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Australia

Australia

Repower's Nauen defends Australian renewables targets

AUSTRALIA: As wind manufacturers pressure both the UK and the US over energy policy, Repower CEO Andreas Nauen's focus is on the Australian government.

Repower CEO Andreas Nauen... defending Australian RET
Repower CEO Andreas Nauen... defending Australian RET

Nauen believes Australia's Renewable Energy Target (RET), which is currently under review, should be left unchanged. The Australian wind market has been flat for more than 12 months due to an oversupply of Renewable Energy Certificates (RECs), which must be purchased by liable entities to demonstrate compliance with the RET.

The oversupply was caused by a design fault, which was addressed in early 2011 with the creation of the Large-Scale Renewable Energy Target (LRET) of 41,000 GWh. Now some utilities want the LRET altered to reflect demand rather than a fixed target.

Last year, Repower's owner Suzlon merged the two companies Australian operations under the Repower brand. Ahead of a visit to the country, Repower Australia published comments by Nauen defending the target. "Around the world, Governments are responding to the challenge of investing in clean energy infrastructure," he said. "While in some situations there is a need for Governments to develop and implement new policy to drive change, Government leadership can also mean defending the effective operation of good policies, particularly when these policies are under attack."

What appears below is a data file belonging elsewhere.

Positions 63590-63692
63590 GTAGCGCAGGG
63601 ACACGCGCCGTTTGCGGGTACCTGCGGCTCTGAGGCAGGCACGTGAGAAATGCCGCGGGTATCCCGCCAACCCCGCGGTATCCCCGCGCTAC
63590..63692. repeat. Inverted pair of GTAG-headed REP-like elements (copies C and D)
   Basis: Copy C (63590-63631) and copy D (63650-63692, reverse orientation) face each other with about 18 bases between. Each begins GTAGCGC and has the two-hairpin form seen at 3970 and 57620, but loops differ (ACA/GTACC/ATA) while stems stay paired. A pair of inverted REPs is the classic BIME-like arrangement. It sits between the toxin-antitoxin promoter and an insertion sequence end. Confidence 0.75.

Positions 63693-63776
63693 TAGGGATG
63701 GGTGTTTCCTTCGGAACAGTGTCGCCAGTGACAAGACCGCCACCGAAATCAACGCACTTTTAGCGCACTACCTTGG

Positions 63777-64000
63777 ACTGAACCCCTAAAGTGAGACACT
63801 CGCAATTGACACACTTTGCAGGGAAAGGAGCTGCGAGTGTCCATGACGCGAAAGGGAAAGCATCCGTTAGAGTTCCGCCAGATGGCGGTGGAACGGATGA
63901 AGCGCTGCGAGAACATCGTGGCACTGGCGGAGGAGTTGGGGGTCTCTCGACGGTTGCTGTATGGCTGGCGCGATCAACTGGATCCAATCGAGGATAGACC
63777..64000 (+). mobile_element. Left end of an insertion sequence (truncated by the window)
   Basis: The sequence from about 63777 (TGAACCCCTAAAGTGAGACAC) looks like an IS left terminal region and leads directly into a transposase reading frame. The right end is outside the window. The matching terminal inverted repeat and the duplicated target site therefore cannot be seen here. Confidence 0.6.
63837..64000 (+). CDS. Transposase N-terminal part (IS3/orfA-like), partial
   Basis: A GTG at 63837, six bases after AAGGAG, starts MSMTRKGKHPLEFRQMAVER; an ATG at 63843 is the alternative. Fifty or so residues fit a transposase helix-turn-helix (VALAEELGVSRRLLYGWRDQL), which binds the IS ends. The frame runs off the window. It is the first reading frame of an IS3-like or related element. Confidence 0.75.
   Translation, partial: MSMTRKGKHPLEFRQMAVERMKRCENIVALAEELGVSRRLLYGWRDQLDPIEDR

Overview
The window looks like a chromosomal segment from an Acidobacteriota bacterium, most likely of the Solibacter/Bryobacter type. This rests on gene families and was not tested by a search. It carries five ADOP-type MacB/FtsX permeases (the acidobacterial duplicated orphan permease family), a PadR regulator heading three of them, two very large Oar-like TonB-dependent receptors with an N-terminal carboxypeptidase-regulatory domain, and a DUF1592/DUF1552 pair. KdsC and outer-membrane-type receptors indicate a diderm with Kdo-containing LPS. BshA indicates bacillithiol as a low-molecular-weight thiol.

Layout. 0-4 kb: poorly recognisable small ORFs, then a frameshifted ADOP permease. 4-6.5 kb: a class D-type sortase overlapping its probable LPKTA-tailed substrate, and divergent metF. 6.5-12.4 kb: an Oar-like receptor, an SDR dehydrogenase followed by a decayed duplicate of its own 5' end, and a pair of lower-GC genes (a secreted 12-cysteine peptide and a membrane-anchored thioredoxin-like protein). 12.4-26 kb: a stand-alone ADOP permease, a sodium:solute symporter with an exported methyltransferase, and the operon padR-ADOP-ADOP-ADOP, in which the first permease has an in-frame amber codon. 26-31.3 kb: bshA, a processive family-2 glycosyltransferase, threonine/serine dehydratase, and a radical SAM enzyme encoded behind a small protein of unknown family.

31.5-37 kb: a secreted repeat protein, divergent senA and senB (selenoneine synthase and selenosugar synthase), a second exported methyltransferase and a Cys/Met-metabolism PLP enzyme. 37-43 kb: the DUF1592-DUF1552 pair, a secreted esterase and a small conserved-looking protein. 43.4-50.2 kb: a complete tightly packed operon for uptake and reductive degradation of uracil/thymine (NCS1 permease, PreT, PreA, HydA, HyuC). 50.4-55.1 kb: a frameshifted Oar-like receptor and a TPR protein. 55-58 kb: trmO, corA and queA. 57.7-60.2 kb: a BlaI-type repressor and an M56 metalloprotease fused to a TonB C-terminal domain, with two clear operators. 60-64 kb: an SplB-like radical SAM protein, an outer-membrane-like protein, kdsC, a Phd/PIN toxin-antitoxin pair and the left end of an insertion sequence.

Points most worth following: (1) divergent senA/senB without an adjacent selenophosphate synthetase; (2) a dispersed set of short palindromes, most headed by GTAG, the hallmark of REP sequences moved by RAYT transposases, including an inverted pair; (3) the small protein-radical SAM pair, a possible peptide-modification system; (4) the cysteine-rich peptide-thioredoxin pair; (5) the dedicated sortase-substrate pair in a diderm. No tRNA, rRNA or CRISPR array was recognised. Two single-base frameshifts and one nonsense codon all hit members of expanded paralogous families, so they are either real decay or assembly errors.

He also said: "Australia is well positioned to make the transition to a clean energy future. It has some outstanding renewable resources that can help transform the way electricity is produced here."

Nauen notes that the transition to a clean energy future is a global challenge that Australia has helped to lead. "The Australian Renewable Energy Target was one of the first large scale drivers for renewable energy investment in the world. It has delivered over A$18 billion of investment in clean energy since it was introduced, and has been used as a model for other schemes around the world."

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